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“We’ve been very careful about COVID exposure, and expect the person we hire to be as well,” Becky McCabe’s post in a Facebook babysitters’ group says.

It’s a common theme. Scroll through the “nanny wanted” ads on Facebook and you’ll not only see the typical requests — flexible hours, CPR-certified, able to drive — but coronavirus criteria — social distancing, mask-wearing, COVID-free — as well.

Working from home with children that demand constant attention can be challenging, and parents are turning to at-home babysitters and nannies for help. And with the pandemic making it more important than ever to be careful about who comes over, parents are asking their hires to take extra safety steps.

“I’ve been home since March, and it’s essentially 24/7 for me,” McCabe said. She and her husband juggled taking care of their 3-year-old twins when they lost their previous nanny. “We need someone so we can actually get our work done and for when we go back to what used to be ‘normal.’”

During the hiring process, the McCabes interviewed their new nanny outside and asked her questions about her quarantine practices. They didn’t require that she get a test, but accepted her precautionary measures.

“We felt comfortable with her answers about protecting herself and our family,” McCabe said.

McCabe lost her job at ESPN last week during a surge of lay-offs at the company, but the family is hoping to keep their nanny while McCabe looks for new employment. They enjoy the stability, McCabe said, and are glad that the twins are getting individualized attention at home rather than being at a daycare, where they’d have to wear masks and pay more.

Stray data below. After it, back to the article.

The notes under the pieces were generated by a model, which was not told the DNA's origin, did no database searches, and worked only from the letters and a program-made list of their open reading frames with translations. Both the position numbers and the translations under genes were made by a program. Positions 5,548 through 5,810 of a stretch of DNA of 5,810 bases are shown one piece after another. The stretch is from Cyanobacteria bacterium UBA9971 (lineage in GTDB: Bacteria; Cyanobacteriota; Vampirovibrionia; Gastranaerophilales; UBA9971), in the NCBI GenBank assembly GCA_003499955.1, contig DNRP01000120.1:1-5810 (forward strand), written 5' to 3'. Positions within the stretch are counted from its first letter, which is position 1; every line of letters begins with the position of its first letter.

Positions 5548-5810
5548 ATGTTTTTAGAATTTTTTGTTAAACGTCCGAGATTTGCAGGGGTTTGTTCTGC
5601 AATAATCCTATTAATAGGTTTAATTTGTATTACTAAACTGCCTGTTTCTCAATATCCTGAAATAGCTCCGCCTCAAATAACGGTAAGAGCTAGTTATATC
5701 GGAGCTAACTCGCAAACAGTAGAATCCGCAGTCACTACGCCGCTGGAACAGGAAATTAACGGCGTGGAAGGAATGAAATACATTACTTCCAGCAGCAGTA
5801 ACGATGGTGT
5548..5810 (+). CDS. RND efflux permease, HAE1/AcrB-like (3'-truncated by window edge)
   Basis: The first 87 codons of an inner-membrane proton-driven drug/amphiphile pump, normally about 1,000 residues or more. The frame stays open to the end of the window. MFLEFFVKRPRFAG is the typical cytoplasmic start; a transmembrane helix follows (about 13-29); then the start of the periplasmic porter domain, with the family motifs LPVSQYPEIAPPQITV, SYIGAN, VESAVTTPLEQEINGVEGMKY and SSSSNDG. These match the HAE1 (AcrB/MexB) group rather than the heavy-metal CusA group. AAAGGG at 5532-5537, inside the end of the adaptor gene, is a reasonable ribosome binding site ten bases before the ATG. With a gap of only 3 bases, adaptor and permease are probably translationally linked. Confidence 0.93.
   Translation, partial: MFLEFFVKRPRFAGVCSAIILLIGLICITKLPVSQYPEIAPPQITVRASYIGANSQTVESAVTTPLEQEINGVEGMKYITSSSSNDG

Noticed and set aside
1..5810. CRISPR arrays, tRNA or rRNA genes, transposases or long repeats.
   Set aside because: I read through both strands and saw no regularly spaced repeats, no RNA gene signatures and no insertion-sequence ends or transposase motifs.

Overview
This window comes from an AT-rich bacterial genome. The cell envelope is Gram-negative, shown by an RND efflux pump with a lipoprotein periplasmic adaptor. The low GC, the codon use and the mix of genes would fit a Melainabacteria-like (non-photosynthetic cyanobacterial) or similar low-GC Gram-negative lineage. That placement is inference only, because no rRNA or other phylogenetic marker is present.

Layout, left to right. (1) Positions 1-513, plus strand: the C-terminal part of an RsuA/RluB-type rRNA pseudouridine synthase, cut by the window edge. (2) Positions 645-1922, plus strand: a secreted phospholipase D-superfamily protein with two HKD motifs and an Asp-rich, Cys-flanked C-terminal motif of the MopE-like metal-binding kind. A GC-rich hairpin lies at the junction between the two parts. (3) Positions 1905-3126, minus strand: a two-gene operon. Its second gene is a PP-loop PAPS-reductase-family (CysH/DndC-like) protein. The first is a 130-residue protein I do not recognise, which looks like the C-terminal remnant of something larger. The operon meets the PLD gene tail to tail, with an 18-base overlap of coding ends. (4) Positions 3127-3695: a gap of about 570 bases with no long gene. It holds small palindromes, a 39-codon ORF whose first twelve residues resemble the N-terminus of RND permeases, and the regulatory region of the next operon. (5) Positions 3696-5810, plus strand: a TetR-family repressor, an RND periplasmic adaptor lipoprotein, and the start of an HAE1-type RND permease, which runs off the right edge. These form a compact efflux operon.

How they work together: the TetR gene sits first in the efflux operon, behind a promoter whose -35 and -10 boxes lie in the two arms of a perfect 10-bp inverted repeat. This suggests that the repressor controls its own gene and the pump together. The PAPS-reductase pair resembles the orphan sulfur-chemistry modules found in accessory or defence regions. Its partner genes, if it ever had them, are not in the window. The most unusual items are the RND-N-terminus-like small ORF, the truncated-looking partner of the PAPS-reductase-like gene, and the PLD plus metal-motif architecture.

“We are so grateful we have in-home care because of the pandemic,” she said.

Parents can ask prospective hires to take coronavirus antibody tests, as there’s no law against it. Babysitters are also volunteering information, whether that be in their posts or during their interview.

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“I love kids and I feel as though I’ve developed close relationships with them and their families. I just want to keep them safe and myself and my family,” said Shannon Tofeldt, who works at Kidco Child Care Center in Newington and also babysits for families on the side.

Daycares are taking extreme safety measures during the coronavirus pandemic, sometimes sanitizing up to three times a day. It’s why recent research has shown that child care employees working at daycare facilities at the start of the pandemic were not more likely to contract the coronavirus.

At-home caretakers don’t have to take these kinds of precautions. But babysitters and nannies like Tofeldt still go above and beyond.

Tofeldt said that parents ask if she’s been in contact with any people with COVID-19. She monitors for symptoms in the kids she babysits and asks their parents if they’ve been around anyone sick, too.

Though at-home rules are more lenient than at a daycare — masks, for one, aren’t required — Tofeldt said that she still takes necessary precautions like social distancing and hand washing between activities, and reminds the kids not to share food or hug others outside their families. She hasn’t been asked by parents to take an antibody test, but she’s still taken one to keep updated.

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That symbiotic relationship of sharing information is important, said parent Ashley DeGroff.

“I’d say trust [is a big factor] but also transparency,” DeGroff added.

DeGroff found a nanny to help with her 3-month-old boy. She’s on calls all day and her husband works as well. She’s planning on doing daily temperature checks on her nanny upon arrival. If either the nanny or the family feels ill, DeGroff hopes there’s enough trust between them to disclose that.

“These are such unchartered territories we are all wading through. I want them to have my child’s best wellbeing in mind, but also let them know I have their health in mind, too,” DeGroff said.